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The Enemy
Lee Child
496 pages
Dell (April 26, 2005)

The toughest MP in the 110th receives a call on New Year’s Eve about a dead soldier in a seedy motel. It’s happened before and it will no doubt happen again so Reacher palms it off on the locals only to get a phone call a little later from his commanding officer pointing out that the dead soldier was a two star general and it might be best if Reacher put in an appearance: Thus begins The Enemy.

Picking up a Lee Child novel is a double edged sword. On the one hand you are promised a great read and on the other hand you will probably stay up longer than you ought to in order to finish the book. The Enemy has everything you expect from Lee Child – crisp dialogue, a strong story line, some great action sequences and as always the unexpected.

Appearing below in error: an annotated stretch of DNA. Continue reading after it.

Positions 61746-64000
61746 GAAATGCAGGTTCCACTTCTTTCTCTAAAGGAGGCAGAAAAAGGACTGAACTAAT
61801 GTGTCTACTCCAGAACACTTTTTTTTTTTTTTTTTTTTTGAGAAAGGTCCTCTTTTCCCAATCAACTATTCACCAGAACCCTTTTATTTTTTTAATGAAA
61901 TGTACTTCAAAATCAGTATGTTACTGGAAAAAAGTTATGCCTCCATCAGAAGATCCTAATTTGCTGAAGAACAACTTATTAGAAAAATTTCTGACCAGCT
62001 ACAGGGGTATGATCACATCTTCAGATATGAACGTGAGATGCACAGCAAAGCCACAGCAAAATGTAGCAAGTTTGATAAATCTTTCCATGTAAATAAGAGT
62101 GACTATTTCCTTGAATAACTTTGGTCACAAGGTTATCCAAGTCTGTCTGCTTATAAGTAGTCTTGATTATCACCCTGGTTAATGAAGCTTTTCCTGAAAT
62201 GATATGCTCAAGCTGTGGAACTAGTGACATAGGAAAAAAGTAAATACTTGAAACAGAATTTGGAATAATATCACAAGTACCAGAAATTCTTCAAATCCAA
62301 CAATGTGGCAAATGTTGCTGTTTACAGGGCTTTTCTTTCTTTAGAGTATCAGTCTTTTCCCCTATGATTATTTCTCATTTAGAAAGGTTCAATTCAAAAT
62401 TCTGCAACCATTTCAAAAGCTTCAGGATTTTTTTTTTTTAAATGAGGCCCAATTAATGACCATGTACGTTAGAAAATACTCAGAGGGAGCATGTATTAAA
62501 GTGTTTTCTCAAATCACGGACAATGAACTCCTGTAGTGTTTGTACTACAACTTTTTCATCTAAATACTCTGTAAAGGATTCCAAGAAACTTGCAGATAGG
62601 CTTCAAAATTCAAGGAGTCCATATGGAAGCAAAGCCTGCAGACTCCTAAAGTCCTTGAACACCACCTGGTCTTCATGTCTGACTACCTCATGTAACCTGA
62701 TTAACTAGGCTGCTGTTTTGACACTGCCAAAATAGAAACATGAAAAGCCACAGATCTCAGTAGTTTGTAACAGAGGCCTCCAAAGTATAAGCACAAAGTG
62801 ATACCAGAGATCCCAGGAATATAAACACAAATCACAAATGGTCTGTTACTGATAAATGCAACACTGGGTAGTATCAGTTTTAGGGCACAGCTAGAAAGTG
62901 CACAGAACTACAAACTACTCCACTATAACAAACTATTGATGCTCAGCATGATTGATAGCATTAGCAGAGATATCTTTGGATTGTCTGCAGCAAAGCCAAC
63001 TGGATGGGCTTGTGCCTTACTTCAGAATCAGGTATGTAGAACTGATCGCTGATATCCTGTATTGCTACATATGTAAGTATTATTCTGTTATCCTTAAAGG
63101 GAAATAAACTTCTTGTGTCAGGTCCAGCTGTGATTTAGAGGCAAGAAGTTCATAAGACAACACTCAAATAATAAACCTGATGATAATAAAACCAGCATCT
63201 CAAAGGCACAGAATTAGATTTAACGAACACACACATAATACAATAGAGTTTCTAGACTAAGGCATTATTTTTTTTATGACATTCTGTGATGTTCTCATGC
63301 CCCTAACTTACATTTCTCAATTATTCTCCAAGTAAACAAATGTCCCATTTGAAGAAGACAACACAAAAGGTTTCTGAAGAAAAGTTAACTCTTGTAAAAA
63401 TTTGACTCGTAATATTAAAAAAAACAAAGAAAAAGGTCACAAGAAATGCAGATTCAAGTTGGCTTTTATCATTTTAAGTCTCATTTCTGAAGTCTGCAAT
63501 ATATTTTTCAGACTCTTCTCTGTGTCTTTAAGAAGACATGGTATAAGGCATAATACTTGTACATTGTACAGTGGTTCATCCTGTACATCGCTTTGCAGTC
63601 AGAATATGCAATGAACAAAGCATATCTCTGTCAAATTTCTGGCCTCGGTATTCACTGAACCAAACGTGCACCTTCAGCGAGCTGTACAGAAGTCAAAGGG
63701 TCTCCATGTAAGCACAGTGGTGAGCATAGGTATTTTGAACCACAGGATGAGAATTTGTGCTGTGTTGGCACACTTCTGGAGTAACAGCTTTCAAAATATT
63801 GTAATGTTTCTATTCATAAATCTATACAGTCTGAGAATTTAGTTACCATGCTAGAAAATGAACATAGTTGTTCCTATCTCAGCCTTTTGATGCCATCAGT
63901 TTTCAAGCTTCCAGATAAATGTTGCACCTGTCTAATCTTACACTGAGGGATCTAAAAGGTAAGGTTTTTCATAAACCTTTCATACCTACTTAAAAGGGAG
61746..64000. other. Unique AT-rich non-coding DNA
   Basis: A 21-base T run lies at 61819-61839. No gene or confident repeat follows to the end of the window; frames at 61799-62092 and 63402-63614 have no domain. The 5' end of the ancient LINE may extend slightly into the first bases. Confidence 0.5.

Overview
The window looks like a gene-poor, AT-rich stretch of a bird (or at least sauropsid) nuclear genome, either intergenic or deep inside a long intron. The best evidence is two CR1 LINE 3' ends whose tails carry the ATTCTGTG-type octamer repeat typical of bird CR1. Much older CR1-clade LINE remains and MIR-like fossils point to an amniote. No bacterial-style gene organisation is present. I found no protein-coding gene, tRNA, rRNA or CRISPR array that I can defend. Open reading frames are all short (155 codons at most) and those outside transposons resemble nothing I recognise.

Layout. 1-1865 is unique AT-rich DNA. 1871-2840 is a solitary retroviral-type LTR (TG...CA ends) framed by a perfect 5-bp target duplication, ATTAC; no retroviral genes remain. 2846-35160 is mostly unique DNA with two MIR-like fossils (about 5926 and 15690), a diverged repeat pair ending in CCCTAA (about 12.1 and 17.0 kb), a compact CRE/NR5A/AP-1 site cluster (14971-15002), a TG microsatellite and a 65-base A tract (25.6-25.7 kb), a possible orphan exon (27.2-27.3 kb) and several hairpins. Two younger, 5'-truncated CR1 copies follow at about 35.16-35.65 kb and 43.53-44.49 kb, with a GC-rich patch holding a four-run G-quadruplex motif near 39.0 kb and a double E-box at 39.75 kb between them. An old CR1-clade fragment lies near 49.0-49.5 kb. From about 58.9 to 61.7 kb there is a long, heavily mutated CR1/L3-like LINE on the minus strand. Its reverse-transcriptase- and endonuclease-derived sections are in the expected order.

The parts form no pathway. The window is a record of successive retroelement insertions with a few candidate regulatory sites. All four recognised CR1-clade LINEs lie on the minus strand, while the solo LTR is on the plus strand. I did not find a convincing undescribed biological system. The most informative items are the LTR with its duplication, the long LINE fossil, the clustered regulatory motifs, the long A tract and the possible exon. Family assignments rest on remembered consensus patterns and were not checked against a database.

The unexpected comes not in the form of a dead general but rather in the form of the Army itself and the reluctance to investigate anything with regards to the death of the general. Lee Child blends the private and professional life of Reacher in a practically seamless narrative which constantly moves the story forward while dropping hints to the reader at to the eventual resolution of the mysterious death of the general.

This man’s army is a strange place to the uninitiated and Child does a tremendous job of explaining the competitive nature of the different corps within the army. Between the 110th, Delta, Psyops, Armoured and infantry there is a lot of ground to cover on two continents and with Reacher as both investigator and guide the reader is taken on one of the most entertaining Jack Reacher novels in the series.